U.S. Citizenship and Immigration Services staff received guidance about the new policy on Monday. According to the memo, if a person who is selected for the Remain in Mexico program says he or she is also afraid to be in Mexico, an asylum officer will interview that person to see if his or her fear merits exempting them from the new process.
Many anticipate that the new program will soon lead to a court challenge as has happened with many other immigration policy changes from the Trump administration.
Nielsen did not have press availability during her visit to the border.
“Secretary Nielsen will see firsthand how MPP (Migrant Protection Protocols) implementation will ensure migrants are protected according to U.S. and international obligations while also addressing the crisis at our Southern Border,” DHS said in announcing Nielsen’s visit. “MPP will bring order to chaotic migration flows, restore the integrity of the United States immigration system, and allow DHS to focus resources on individuals who are actually fleeing persecution while holding individuals accountable who make false immigration claims.”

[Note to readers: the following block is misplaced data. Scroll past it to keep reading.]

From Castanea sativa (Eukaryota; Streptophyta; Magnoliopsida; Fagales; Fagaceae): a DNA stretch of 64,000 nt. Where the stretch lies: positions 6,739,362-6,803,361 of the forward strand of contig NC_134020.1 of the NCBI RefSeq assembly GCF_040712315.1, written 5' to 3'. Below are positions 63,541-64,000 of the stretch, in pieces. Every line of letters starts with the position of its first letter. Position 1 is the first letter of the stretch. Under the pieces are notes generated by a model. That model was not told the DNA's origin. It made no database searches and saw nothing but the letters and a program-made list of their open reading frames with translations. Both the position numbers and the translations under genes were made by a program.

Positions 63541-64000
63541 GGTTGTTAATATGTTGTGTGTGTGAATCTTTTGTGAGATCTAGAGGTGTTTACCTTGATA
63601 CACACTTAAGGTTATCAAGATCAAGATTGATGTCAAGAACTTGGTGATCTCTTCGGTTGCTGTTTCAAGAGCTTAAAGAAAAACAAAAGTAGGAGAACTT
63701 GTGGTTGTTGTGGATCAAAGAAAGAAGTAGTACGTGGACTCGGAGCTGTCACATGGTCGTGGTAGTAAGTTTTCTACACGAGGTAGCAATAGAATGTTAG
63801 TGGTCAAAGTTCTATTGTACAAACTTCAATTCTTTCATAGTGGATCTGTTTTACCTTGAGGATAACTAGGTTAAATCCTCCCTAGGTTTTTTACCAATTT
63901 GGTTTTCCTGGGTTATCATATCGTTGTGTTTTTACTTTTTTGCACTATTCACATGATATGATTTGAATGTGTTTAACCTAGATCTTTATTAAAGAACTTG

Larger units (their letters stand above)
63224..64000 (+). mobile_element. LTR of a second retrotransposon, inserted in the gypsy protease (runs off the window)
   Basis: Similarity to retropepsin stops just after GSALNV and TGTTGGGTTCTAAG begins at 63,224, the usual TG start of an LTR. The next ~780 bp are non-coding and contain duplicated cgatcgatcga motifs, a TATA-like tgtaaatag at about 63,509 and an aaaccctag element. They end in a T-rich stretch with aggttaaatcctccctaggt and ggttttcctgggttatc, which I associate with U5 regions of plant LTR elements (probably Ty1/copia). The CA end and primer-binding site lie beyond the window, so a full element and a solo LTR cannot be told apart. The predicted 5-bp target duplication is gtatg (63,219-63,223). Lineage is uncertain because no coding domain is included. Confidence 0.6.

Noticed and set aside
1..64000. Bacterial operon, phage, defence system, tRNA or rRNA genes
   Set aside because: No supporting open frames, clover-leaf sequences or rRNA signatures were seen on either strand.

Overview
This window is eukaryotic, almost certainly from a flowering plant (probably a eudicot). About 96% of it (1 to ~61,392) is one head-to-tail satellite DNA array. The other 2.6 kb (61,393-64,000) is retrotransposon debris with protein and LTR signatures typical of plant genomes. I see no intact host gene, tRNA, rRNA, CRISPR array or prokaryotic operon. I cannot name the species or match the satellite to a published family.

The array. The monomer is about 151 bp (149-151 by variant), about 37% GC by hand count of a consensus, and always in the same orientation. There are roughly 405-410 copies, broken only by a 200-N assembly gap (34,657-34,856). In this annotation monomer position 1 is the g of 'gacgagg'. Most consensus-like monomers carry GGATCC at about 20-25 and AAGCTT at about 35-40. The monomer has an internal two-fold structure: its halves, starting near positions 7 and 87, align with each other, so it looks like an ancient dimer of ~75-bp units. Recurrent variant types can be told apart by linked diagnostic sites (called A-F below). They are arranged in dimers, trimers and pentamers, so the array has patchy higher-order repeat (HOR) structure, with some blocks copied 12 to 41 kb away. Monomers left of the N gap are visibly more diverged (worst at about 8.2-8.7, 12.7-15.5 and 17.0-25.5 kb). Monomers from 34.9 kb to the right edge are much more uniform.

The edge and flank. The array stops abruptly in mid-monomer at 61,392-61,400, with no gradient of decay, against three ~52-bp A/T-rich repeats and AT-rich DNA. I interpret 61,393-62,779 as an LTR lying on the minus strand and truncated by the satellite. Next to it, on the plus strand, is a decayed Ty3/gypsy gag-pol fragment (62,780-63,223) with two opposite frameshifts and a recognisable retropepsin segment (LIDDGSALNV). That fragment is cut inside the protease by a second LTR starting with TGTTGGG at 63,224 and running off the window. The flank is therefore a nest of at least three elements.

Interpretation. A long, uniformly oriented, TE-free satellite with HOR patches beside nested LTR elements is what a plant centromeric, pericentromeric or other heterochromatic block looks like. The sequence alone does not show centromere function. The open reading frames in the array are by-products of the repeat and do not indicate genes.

Meanwhile, on the Tijuana side of the port of entry, 103 asylum seekers — 61 of them from Mexico — lined up early in the morning to add their names to a wait list in an old, gray notebook.
Those in charge of the notebook called two round of names, sending a total of 80 into the port of entry for processing.
A volunteer with Al Otro Lado, a legal services organization, addressed a group of migrants huddled around her before they were taken to the U.S. She held back tears as she explained to them that some might soon be returned to Tijuana to wait again.
“We’re going to fight for you,” she promised.
© 2019 The San Diego Union-Tribune